The Maya Forest Corridor has been identified as a conservation priority by the Government of Belize, several international organizations, and our focal partner in Belize, the Environmental Research Institute (ERI) led by Dr. Elma Kay at the University of Belize. ERI, WCS, and Panthera led a 10 year study together to determine the ecological importance of the corridor. They established that the long-term viability of Jaguars, Tapirs, and other large mammals in the region depends on this corridor. The site is a globally recognized Key Biodiversity Area because it has important habitat for threatened species, including the critically endangered Central American River Turtle and endangered Yellow-headed Amazon Parrot.
The corridor connects the two largest blocks of the Selva Maya (Maya Forest), one of the five great forests of Central America that stretches across Belize, Guatemala, and adjacent parts of southern Mexico. The Selva Maya has the largest remaining populations of Jaguar and Tapir in all of Central America in large part thanks to the connectivity of this forest. However, as with so many other tropical forests, it is under threat on many different fronts and will soon be severed in the middle if action isn't taken.
We are now close to securing the keystone properties for the corridor that would link these two large blocks of the Selva Maya. This 40,000 acre reserve would secure an estimated 2.5 million tons of carbon. The corridor contributes to the viability of the broader Selva Maya by keeping 10 million acres of forest continuous. This connection ensures gene flow and healthy populations of seed dispersing mammals, birds, and other ecosystem engineering animals that are critical to forest resilience and hence continued, long-term carbon sequestration across the entirety of the largest rainforest in Mesoamerica. In total, the Selva Maya harnesses over 600 million tons of carbon.
Our goal is to secure 80% of the Maya Forest Corridor by December 2020. The targeted properties are the crown jewels of the corridor as they provided habitat for the most endangered species in the region. They are also at the greatest risk of being lost to logging and an expansion of sugar cane plantations and cattle ranching in the very near future. The total project cost is $23.5 million. Over the past year, we have raised $16.4 million in committed pledges. The remaining need is $2.6 million in philanthropic support and a bridge loan of $4.5 million to support the land acquisition until carbon revenue can cover this cost over a ten year period. All funds raised above this amount will be directed to land acquisitions to secure the remaining 20% of the corridor and management of the entire area.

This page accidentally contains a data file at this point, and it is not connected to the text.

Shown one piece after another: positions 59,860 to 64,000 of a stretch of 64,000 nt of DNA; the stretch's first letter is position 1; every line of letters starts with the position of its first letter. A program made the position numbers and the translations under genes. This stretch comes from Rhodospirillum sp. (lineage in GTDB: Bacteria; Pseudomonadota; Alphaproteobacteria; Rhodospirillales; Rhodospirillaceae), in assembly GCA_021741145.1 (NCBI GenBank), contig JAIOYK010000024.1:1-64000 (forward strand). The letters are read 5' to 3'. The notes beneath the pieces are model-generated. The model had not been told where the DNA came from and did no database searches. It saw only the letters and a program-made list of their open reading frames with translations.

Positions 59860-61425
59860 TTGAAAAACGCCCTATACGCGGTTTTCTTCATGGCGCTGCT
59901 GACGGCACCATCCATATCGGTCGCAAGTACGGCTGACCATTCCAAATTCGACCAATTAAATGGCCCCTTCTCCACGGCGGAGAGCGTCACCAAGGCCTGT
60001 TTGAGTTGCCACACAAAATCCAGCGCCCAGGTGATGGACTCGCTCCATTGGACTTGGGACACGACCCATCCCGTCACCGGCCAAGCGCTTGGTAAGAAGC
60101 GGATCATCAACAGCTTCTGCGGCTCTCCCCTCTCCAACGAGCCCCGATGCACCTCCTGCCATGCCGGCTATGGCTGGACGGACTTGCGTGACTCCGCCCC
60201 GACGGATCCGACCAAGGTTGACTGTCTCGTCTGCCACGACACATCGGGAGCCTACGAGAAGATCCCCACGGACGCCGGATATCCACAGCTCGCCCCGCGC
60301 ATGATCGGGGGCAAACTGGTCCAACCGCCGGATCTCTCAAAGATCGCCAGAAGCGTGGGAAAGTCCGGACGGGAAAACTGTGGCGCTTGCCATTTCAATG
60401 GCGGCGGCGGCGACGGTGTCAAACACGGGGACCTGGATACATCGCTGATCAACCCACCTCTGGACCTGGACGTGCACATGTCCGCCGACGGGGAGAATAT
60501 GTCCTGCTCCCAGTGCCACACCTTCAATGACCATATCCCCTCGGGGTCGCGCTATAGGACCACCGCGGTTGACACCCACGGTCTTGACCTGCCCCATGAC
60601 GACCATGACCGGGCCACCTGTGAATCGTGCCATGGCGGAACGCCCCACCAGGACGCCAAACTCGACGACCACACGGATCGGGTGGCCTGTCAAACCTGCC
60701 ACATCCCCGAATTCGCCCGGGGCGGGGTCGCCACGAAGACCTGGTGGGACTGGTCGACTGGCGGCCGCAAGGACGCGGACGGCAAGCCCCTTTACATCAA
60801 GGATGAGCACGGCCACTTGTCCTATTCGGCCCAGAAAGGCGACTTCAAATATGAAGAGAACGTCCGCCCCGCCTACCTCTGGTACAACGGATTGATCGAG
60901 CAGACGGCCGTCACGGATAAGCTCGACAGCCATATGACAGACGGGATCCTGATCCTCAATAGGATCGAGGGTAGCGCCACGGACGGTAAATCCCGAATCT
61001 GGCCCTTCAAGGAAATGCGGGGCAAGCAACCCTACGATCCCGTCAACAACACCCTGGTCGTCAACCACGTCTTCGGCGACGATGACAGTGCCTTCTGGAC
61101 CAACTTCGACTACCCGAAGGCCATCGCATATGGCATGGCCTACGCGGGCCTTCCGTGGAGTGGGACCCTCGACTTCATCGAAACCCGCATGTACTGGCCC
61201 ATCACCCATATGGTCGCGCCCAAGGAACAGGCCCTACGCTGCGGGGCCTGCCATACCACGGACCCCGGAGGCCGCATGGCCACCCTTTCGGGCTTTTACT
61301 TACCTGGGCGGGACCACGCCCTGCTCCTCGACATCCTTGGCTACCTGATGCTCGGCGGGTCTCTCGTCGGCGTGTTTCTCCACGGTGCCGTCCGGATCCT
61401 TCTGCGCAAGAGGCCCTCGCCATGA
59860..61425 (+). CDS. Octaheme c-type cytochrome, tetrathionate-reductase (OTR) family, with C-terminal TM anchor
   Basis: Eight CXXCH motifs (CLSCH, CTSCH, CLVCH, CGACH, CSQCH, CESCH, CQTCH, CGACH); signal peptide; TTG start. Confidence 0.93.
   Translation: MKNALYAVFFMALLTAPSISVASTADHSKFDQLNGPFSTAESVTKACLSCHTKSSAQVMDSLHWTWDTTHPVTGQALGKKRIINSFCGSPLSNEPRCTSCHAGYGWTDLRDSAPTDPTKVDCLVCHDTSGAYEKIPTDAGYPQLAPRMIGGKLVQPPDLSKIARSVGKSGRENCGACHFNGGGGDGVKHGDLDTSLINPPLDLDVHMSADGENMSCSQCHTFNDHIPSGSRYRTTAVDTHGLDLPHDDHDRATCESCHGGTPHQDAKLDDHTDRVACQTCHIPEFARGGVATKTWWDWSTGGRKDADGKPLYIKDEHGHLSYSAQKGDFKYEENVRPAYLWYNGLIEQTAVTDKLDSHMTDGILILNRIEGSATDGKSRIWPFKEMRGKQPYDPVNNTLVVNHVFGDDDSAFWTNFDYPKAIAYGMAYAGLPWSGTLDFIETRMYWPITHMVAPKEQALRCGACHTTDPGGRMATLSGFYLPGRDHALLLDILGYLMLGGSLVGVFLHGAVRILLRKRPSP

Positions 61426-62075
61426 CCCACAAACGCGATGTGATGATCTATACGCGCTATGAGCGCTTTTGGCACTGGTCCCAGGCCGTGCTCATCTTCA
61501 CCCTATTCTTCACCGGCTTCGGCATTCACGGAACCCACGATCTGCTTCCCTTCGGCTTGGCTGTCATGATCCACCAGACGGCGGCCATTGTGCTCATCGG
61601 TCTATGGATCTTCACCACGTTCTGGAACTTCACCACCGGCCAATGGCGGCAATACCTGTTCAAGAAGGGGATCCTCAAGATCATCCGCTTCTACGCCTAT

Maya Forest corridor brief (PDF) | Maya Forest Corridor intro (PPT) | Letter support from Phantera (PDF)
Annual reports & updates
This year, our policy campaigns have been slowed but not stopped by the pandemic. Thanks to your continued and generous support, Oceana and our allies won major victories spanning the globe in 2020 in our campaigns around the world to improve fishery management and protect endangered species, protect habitat and prevent pollution. Highlights from this past year include:
• In Belize, the Government banned the use of gillnets throughout its waters. This means that 40 percent of the world’s second largest reef is now protected from gillnets, trawling and oil drilling.
• In Brazil, the bottom trawl ban protecting a huge area off the coast of Rio Grande do Sul (Brazil’s Alaska) survived a constitutional challenge by the trawling fleet. The fleet’s legal efforts are not over, but we are confident we will sustain this big habitat protection measure.
• In California, the state finalized protections for whales, sea turtles and other creatures from death in swordfish nets, requiring conversion out of a gear that kills more endangered species (as bycatch) than all US west coast and Alaskan fisheries combined.
• In Canada, the Government announced the ban of six types of single-use plastics (bags, stir-ers, sticks, six-pack rings, cutlery, straws and food service ware) by the end of 2021.
• In Chile, Oceana and our allies protected a vast area in Patagonia from new salmon farming concessions (which bring along pollution and many other problems to this pristine area).
• In the Philippines, the Government finalized rules requiring vessel monitoring for commercial fishing vessels, a measure that will help protect the 15 kilometers closest to the coast around all the many islands of that big ocean country.
• In the US, President Trump reversed course and announced a ban of new offshore oil leases for 10 years off the coasts of Florida, Georgia, South Carolina and North Carolina. Seismic mapping of underwater oil reserves stopped.